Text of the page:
Why Do Some People Talk to Themselves?
People often talk to themselves to stay sane. Doing so isn't an indication of madness but a healthy strategy, in which self-directed speech allows them to delve into their own needs and meet them.
Why do some people talk to themselves? Are they insane? As you know, people are often amused when they hear someone talking aloud without an interlocutor. However, it’s a healthy practice worth doing from time to time.
Some say that Einstein and Newton used to have deep and complex conversations with themselves. When Conan Doyle created his famous character, Sherlock Holmes, he didn’t hesitate to equip him with this practice as well. He did so to show that the most seasoned minds weren’t only somewhat peculiar in their habits but also had their own way of reasoning.
Thus, although most people live in excessively noisy worlds and often opt for silence as a rest mechanism, it’s a good idea to have a good conversation with yourself from time to time.
Not only because you’ll keep good company but also because you’ll consider many things that demand your attention. In addition, because your emotional health will appreciate it.
“And next time you’re planning to injure yourself to get my attention, just remember that a little sweet talk works wonders.”
Some say that older people talk to themselves. In addition, that this is common in lonely ones who seek comfort from their despair. However, this isn’t true. It’s time to set aside these myths about certain groups. Do you ever wonder why you talk to yourself? The answer is simple: because it’s normal in human beings.
You may have surprised yourself at some point by saying something to yourself “How can you be so absent-minded? You’ve lost the keys again. Today is not your day. We’ll see how it ends.”
These sudden verbalizations are quite common and so is self-directed speech (i.e. starting a dialogue in which you delve deeper into a subject).
There are many things to learn from children in addition to their never-ending curiosity and willingness to experiment, discover, and enjoy the present moment. You must also learn from their self-centered speeches. At least this is what Lev Vygotsky recommended. He was well aware of the infantile phase in which a child hasn’t yet internalized their speech.
It’s common to see them immersed in their worlds, dialoguing. They don’t just do it with their toys. In fact, it’s common for the practice of self-directed speech to become internal later on.
You may have found yourself in the middle of a crossroads. Perhaps you have a problem and can’t find a solution for it. Thus, you begin an internal dialogue. As it doesn’t help, you begin to talk to yourself aloud.
- This behavior isn’t only a trait of sanity but also of intelligence. At least according to a study conducted at the University of Wisconsin-Madison. The gears of the brain adjust when you move from internal to external speech.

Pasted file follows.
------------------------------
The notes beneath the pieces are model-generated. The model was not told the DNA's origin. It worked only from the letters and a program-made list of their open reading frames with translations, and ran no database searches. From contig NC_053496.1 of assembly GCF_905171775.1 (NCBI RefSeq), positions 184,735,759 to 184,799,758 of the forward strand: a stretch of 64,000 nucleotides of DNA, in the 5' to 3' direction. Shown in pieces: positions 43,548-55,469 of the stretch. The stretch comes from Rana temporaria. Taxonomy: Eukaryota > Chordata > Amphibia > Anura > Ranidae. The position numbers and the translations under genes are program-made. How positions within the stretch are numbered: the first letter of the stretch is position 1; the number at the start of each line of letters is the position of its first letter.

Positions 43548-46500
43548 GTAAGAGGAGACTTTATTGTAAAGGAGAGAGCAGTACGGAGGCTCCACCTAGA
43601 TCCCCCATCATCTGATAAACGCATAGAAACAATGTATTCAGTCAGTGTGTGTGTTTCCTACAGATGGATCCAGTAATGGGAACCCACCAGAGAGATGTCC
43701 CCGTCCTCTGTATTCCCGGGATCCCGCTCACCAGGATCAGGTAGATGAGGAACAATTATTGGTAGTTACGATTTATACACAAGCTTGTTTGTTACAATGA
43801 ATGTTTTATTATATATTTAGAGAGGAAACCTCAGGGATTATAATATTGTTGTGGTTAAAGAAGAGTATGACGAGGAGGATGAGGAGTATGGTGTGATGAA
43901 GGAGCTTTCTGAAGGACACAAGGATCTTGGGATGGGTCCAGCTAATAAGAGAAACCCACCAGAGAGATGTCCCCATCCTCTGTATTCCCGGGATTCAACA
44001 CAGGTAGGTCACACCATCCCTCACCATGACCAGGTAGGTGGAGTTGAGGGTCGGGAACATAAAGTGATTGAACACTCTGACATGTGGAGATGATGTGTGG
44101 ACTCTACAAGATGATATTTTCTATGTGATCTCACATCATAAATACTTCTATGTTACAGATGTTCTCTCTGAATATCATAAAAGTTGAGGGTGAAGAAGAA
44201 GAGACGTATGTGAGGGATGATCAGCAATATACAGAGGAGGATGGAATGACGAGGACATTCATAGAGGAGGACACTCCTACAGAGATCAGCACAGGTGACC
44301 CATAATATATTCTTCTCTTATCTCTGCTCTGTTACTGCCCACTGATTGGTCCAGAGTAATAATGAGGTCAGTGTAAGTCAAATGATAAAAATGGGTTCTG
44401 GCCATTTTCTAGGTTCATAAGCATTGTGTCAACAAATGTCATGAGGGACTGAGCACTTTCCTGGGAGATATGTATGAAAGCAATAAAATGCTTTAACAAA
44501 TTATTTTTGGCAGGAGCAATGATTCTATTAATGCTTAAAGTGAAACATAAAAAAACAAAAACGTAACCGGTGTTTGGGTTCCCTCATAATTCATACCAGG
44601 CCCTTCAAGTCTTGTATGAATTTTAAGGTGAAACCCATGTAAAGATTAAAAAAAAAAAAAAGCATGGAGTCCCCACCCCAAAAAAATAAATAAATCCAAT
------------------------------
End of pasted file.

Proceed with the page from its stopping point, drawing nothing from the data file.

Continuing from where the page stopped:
- The authors of this study claim that you improve your perception, memory, and the ability to solve problems when you communicate with yourself.
- After all, people have the kind of communicative competence that’s always been a remarkable advantage over the rest of the beings on this planet. Making use of it, even with yourself, is very beneficial.
- Neurologist Alexander Luria (1980) points out that language fulfills more than just a social function. According to him, it also helps direct cognitive processing.
Why wait for external reinforcements? Is it really necessary for others to encourage you to do certain things? It isn’t when you have yourself. In fact, you can be your own cheerleader if you set your mind to it. Thus, the answer to the question of why some people talk to themselves may be that the brain wants you to find encouragement in yourself. Thus, it wants to hear things such as:
“I’m proud of you. Do you realize the progress you’re making? “Don’t worry about that mistake. Now you know what not to do so start over after gaining valuable lessons. It’s time to move forward and you’re going to do it right.”
This person’s self-directed speech is good and healthy. This is because activating your external speaker will have an excellent effect on your personal growth.
In addition, there’s another notable advantage: talking to yourself helps you focus on goals and what’s important.
External dialogue has a great capacity for self-regulation. It doesn’t only help you enhance the cognitive processes to solve problems. In fact, it also allows you to become more aware of things and better connect with your emotions by detecting, clarifying, and managing.
Thus, asking yourself what you feel, why you feel that way, and what you can do in the face of that emotion can be rather cathartic.
Finally, taking advantage of the psychological distance that self-dialogue provides will always be healthy. Therefore, you now have another technique to use when you need to bring harmony, balance, and well-being into your life.